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What is burnout and how can we combat it?

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Burnout is back and, without intervention, it will become a mental health crisis for employers. What was once a badge of honour for eighties’ yuppies is currently on course to create an epidemic of workplace stress-related challenges. 

Over the past months we have been increasingly hearing stories of people struggling to cope. It’s hardly surprising. In the year since Lockdown 1.0, it seems everyone has hit a wall at least once. Amid the emotional rollercoaster of work stress, home-schooling, social isolation and concerns about the future, it’s inevitable that people will struggle and buckle under the strain.

Feeling emotional and exhausted 

Burnout has been studied since the 1970s, when University of California psychologist, Christina Maslach, developed a tool to assess it. According to Maslach’s Burnout Inventory, burnout arises when three factors coincide: 

  • An overwhelming feeling of emotional exhaustion
  • Feelings of cynicism and detachment 
  • A feeling of lack of accomplishment

Many people we speak to report constant low levels of stress. ‘Just about coping’ is a common refrain. But when this state continues over a length of time it can lead to burnout.  People feel they are repeating the same patterns of work with little pay off, they can’t see themselves moving forward and it becomes harder to be optimistic. They become cynical and negative, which are Kryptonite for Laughologists.

Which is why we’ve been battling back against the burnout. Many of the organisations we work with understand the challenges their people are facing and are introducing measures to help, which include hosting our lunchtime laughter sessions on resilience.

Long term, however, the issues are systemic, because home working will likely become part the norm for those in knowledge-based industries. So, to tackle them we’ve been encouraging our friends and colleagues to look at working practices.

Ideas to tackle the issues that cause burnout

One bugbear we hear a lot is the number of unnecessary video meetings people are expected to attend. Zoom meetings have become ubiquitous and while there is no doubt the technology has been a saviour for many workplaces, it has also altered the way people communicate. Zoom/Teams calls must be scheduled and structured, and without any office-based interaction, communication has become increasingly formalised.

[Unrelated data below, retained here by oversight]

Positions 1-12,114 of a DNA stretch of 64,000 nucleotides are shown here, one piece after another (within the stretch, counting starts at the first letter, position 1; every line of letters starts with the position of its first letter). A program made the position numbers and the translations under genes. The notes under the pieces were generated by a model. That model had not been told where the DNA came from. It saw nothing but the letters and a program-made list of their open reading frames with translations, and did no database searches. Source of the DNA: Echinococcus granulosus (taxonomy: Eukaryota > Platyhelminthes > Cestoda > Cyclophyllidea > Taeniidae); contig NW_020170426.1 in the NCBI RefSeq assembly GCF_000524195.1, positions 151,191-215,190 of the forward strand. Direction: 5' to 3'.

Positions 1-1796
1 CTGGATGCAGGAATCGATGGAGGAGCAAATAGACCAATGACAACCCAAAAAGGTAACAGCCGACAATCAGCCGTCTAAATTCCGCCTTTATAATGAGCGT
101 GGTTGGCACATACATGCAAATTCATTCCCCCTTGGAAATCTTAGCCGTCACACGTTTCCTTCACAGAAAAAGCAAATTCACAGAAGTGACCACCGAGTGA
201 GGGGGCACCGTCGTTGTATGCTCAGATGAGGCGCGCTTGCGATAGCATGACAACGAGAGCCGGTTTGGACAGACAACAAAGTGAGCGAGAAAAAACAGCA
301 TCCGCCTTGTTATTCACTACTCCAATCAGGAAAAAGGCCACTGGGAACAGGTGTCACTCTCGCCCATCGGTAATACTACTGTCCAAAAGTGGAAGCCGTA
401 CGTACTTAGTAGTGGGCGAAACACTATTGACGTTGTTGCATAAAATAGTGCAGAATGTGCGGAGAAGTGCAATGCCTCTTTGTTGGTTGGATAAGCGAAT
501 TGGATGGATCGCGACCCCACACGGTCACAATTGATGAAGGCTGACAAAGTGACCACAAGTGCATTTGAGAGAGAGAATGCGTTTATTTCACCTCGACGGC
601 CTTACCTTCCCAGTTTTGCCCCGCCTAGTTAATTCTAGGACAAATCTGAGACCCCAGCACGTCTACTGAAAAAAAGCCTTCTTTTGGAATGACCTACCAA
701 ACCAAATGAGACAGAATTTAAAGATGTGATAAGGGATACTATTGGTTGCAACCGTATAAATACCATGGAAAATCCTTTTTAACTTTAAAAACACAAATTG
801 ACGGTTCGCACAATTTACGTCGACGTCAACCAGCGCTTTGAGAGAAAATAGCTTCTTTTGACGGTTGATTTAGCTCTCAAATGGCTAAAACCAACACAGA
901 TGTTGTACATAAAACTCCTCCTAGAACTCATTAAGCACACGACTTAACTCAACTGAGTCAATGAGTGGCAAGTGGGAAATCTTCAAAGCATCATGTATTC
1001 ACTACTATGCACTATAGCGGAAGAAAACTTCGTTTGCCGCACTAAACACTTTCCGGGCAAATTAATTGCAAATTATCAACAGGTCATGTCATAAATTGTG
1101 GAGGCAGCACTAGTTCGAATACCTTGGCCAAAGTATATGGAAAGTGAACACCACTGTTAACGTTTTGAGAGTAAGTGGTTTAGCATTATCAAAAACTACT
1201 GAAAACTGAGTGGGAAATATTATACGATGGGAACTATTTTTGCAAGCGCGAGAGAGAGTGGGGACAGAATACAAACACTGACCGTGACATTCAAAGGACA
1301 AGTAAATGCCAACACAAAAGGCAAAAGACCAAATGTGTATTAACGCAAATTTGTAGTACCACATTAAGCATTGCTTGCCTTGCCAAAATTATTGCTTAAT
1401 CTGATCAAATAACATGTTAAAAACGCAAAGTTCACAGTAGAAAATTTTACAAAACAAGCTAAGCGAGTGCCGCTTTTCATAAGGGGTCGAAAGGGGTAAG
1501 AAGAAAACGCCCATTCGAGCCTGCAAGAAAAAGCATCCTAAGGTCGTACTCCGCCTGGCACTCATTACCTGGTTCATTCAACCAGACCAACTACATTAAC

To tackle this, we recently set up collaboration events with one of our clients. We still had to rely on Zoom, but we tried to use it in a different way and created an informal environment using breakout rooms of up to three people. Each group got to talk about anything within their room for ten to fifteen minutes. At each interval we rotated participants into different rooms with different people. It was like speed dating, but you didn’t have to fill in a form afterwards to friendzone Barry from Milton Keynes because, although you loved his fungal infection anecdote, you didn’t feel any chemistry. 

These events aimed to create the type of spontaneous ‘social bumps’ that happen all the time in physical offices and lead to collaboration and idea-sharing.

Another way to free teams from Zoom tyranny is to encourage at least one day a week when meetings are banned. This helps people complete tasks and get on top of workloads. The only communication tool available on these Zoomless days are telephones. And any communication should be spontaneous, not scheduled, like in the old days. How radical is that?

Of course, these measures need buy-in from the top, but if you really want to protect your people, they need to be considered. 

The other challenge people report is boredom, largely because we spend every day in the same environment. This is a harder issue to solve, because, as it stands, venues such as cafes, gyms and office spaces are closed, and we can only make essential journeys. But leaders can encourage walking phone meetings and urge their teams to get out and find different, safe spaces in which to take calls.

Thoughtful and human leadership is the answer

The onus here is on thoughtful and human leadership. Indeed, a new study into the effects of the pandemic on workforces by Durham University Business School recommends that business leaders make efforts to understand how their team’s individual differences and resources impact their work-related well-being.

The study says leaders should create working conditions that preserve the mental health and wellbeing of their employees. 

“Helping employees to recognise signs of stress and their causes, maintaining an open-door policy for discussing problems, and providing training in managing workloads are all simple but vital steps,” the authors write.

Hope is important for psychological uplift

The good news is that we now have hope. The vaccine roll-out is going well and all the signs point to a relaxation of restrictions within the next few months. Hope gives people a psychological uplift. We need it to move forward and to feel good about the future. Hope is how we keep going.

Leaders can use this hope to boost their teams and reduce any feelings of cynicism and detachment.  Spend time planning post-pandemic activity. Discuss what will happen when teams get together again. Allow everyone a chance to make solid plans. Avoid talking about dates. Instead, focus on actions and activities. This will create a vision, something to hang on to. 

Realism is important. It’s up to organisations to work with their people to find a way forward. Things are going to change. We are still in for an extended period of flux, but taking measures now to address burnout and boredom will undoubtedly alleviate bigger problems further down the road.

Stephanie Davies

 

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